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Taking too much paracetamol damages the liver as much as cancer

It’s one of the easiest over-the-counter medicines to buy, costing as little as 19p for a pack of sixteen tablets.

But a new study claims that self-administering paracetamol can potentially be as dangerous as cancer on the liver’s function.

Scientists have discovered how the common painkiller causes damage to the body’s vital organ on par with cirrhosis and hepatitis.

Excess dosages of the drug – sold as Tylenol in the US – is considered to be the leading cause of acute liver failure in the Western world.

And the breakthrough could lead to the development of safer alternatives, experts believe.

Researchers at the University of Edinburgh studied the impact of paracetamol on liver cells in human and mouse tissue.

They found that paracetamol can damage the liver by harming vital structural connections between adjacent cells in the organ.

When these cell wall connections – known as tight junctions – are disrupted, the liver tissue structure is damaged, cells are unable to function properly and they may die.

This type of cell damage is known to occur in liver conditions including hepatitis, cirrhosis, and cancer, but until now it was not linked to paracetamol toxicity.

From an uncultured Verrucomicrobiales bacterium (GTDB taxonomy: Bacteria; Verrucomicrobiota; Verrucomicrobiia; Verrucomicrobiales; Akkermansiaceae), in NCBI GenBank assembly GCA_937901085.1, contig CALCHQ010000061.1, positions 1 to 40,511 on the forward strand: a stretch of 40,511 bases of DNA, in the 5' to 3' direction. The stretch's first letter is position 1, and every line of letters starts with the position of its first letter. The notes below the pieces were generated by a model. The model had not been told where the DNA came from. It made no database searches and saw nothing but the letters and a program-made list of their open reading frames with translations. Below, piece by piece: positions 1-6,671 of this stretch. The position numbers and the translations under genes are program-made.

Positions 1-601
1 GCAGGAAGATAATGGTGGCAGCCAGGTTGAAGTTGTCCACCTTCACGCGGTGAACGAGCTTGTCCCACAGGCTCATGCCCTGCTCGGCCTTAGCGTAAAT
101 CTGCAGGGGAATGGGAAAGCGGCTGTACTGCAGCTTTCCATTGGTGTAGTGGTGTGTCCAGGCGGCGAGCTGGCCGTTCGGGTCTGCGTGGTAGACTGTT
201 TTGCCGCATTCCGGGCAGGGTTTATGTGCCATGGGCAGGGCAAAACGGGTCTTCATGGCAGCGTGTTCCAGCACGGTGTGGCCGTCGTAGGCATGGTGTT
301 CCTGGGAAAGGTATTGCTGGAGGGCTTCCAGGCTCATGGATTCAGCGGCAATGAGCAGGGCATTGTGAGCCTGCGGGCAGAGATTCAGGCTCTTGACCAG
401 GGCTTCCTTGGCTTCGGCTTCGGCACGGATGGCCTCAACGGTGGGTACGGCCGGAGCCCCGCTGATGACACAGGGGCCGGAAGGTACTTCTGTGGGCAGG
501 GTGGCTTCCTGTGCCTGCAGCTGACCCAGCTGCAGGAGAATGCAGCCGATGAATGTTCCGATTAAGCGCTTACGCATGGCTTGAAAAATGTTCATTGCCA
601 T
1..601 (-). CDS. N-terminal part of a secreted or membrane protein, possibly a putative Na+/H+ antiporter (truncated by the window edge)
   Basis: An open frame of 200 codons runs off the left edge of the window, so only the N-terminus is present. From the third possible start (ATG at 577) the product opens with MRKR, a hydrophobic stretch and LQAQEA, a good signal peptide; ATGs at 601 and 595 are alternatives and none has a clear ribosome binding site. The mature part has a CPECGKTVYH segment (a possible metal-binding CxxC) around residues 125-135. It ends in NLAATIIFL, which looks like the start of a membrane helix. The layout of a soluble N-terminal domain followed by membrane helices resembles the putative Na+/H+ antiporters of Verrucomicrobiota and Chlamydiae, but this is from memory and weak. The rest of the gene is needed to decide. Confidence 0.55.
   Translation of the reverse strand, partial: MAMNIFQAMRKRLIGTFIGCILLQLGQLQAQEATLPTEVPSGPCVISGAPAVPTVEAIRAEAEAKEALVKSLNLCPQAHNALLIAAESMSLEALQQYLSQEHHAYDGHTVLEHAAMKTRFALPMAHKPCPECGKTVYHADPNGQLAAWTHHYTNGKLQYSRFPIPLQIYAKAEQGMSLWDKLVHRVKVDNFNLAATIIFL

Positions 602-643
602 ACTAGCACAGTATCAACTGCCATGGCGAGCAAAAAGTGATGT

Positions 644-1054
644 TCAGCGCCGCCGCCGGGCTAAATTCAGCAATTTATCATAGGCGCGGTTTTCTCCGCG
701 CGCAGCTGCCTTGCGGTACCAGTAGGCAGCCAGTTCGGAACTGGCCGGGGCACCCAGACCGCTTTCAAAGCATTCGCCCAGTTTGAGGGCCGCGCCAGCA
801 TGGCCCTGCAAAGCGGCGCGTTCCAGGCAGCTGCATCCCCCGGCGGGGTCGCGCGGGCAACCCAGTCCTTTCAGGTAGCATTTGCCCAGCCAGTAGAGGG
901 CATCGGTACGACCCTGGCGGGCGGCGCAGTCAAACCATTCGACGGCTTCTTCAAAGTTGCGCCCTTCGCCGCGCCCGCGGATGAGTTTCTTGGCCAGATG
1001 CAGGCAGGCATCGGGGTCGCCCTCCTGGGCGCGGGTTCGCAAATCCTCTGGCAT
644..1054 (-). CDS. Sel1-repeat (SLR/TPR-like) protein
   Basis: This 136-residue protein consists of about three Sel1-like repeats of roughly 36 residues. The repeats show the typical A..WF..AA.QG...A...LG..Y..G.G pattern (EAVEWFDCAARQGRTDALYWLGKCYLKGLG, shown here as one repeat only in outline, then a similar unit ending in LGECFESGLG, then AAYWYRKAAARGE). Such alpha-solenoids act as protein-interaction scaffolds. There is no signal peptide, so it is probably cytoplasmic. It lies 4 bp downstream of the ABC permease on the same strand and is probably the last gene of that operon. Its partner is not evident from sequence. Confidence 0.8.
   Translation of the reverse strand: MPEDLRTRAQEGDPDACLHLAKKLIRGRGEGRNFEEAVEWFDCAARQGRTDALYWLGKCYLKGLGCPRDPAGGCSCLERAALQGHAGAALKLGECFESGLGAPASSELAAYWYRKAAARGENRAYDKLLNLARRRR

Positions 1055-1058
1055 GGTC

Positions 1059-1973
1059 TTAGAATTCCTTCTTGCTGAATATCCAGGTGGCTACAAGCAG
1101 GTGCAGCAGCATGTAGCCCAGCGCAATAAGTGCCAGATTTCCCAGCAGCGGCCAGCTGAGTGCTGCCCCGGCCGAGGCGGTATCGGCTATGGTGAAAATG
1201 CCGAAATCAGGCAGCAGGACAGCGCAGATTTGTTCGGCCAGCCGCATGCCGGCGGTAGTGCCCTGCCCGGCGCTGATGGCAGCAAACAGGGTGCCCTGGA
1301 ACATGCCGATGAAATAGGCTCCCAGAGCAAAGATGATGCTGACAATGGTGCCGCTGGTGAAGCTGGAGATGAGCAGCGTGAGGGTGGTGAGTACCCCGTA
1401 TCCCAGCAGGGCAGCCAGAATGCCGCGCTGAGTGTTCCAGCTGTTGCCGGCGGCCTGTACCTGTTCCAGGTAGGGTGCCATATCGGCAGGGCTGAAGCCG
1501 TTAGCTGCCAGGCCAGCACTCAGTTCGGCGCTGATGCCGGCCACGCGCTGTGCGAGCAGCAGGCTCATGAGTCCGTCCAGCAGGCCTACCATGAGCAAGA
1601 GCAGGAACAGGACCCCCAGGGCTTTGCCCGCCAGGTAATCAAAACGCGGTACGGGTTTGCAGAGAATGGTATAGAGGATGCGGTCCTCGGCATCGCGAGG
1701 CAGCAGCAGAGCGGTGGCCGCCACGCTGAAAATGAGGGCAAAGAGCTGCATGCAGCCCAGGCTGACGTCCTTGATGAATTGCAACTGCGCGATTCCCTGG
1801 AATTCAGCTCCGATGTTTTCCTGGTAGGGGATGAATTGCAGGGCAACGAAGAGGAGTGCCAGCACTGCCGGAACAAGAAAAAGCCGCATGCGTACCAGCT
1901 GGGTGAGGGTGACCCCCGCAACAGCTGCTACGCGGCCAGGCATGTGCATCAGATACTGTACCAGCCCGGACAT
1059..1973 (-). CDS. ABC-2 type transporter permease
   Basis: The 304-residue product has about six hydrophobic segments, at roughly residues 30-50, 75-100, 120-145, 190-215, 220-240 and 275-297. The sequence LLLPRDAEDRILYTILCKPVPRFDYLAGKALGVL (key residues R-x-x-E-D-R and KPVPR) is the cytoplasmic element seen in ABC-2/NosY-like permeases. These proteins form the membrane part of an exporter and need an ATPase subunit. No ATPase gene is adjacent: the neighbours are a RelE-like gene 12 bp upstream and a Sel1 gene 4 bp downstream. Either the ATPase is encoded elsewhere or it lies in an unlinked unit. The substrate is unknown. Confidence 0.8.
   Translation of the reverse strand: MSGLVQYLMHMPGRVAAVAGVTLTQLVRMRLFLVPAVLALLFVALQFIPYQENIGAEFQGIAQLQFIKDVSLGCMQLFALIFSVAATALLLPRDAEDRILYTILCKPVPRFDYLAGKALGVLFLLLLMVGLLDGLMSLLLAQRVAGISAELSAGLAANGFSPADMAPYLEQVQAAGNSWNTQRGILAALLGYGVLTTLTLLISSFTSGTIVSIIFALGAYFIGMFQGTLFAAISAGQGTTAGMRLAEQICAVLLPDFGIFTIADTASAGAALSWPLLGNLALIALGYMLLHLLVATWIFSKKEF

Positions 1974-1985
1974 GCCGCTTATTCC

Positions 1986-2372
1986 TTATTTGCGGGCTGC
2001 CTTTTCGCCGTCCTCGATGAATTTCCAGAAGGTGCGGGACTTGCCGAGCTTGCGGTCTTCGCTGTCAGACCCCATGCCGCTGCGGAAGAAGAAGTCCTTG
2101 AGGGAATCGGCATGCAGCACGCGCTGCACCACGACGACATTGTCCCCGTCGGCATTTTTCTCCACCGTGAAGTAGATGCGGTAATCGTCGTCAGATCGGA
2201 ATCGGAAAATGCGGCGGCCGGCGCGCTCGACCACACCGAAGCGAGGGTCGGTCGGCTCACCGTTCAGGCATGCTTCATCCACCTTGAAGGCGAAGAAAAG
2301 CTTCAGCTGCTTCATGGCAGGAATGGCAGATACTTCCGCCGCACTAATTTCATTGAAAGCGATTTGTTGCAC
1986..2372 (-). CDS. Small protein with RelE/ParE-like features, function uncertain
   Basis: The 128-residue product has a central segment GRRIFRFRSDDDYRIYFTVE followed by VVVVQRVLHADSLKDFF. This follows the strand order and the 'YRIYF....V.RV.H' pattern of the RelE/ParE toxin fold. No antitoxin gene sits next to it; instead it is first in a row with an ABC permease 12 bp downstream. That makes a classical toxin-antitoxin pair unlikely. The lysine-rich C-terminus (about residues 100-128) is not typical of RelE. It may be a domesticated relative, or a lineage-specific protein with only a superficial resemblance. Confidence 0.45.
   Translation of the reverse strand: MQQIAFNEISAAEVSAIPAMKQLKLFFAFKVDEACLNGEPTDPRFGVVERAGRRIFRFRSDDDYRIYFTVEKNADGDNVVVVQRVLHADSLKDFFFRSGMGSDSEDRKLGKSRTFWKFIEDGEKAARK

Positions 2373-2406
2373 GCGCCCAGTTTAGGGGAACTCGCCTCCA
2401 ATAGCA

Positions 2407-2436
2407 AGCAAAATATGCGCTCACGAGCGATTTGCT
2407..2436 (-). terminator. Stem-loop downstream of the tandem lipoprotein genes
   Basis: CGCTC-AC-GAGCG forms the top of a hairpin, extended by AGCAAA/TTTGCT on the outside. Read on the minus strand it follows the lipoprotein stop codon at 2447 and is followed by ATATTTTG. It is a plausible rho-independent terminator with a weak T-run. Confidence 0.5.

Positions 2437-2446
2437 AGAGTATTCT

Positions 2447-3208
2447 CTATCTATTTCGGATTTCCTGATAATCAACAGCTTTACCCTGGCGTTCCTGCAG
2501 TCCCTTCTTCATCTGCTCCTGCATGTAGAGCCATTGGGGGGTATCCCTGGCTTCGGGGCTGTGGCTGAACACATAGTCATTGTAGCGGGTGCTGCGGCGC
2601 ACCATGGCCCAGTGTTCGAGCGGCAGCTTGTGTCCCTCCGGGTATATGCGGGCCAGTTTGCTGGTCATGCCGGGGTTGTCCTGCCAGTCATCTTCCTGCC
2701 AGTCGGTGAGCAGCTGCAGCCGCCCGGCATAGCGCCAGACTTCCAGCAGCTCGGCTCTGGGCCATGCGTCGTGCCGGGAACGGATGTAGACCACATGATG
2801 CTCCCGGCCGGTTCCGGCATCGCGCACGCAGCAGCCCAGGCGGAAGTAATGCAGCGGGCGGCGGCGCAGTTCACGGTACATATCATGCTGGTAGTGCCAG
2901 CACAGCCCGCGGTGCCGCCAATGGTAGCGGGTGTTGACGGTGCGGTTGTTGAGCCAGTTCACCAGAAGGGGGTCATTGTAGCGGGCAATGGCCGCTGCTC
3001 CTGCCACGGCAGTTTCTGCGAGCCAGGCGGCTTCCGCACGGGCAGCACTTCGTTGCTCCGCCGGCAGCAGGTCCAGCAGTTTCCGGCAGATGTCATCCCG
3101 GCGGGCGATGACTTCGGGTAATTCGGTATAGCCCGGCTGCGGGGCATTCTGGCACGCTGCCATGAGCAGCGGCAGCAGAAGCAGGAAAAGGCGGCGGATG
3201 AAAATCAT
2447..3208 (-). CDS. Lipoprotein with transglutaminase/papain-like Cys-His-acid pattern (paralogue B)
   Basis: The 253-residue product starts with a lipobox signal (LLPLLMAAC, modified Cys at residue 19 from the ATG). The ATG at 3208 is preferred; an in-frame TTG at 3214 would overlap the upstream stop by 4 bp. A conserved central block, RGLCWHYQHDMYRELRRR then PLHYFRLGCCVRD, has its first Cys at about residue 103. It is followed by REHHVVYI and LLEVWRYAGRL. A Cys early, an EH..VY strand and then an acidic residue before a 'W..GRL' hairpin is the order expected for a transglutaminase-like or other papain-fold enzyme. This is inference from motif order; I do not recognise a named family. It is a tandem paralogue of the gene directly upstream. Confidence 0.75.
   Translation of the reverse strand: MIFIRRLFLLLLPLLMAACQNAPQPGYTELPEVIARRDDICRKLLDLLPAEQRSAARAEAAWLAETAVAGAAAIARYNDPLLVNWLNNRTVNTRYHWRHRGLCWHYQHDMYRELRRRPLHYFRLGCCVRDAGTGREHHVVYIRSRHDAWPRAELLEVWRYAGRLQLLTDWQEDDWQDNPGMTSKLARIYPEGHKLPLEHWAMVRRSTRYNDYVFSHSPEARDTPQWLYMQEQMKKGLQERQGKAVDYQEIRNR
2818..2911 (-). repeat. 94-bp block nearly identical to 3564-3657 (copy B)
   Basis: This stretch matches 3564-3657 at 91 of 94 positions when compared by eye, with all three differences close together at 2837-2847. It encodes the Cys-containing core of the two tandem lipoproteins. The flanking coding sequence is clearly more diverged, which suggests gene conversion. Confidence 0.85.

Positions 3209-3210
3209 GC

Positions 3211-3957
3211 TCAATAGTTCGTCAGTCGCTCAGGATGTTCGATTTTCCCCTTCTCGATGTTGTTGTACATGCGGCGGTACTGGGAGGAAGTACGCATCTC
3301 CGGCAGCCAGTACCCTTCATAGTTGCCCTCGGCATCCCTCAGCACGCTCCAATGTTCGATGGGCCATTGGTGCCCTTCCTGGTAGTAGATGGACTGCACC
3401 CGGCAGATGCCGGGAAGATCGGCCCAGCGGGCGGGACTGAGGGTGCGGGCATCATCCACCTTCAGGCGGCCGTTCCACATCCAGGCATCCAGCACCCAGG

Risk: The damage is caused by harming vital connections between adjacent cells

Dr Leonard Nelson, who co-authored the study, said: ‘Paracetamol is the world’s preferred pain remedy – it is cheap and considered safe and effective at therapeutic dose.

‘However, drug-induced liver damage remains an important clinical problem and a challenge for developing safer drugs.

‘Our findings reinforce the need for vigilance in paracetamol use, and could help discover how harm caused by its adverse use might be prevented.’

Co-author Pierre Bagnaninchi added: ‘Although liver damage caused by paracetamol toxicity has been the subject of intense study for 40 years, recent developments in biosensor technology are enabling a fuller picture of the biological mechanisms involved.’

The study, involving researchers from the Universities of Edinburgh and Oslo and the Scottish National Blood Transfusion Service, was published in Scientific Reports.

Written by James Draper for and published by The Daily Mail ~ February 1, 2017.

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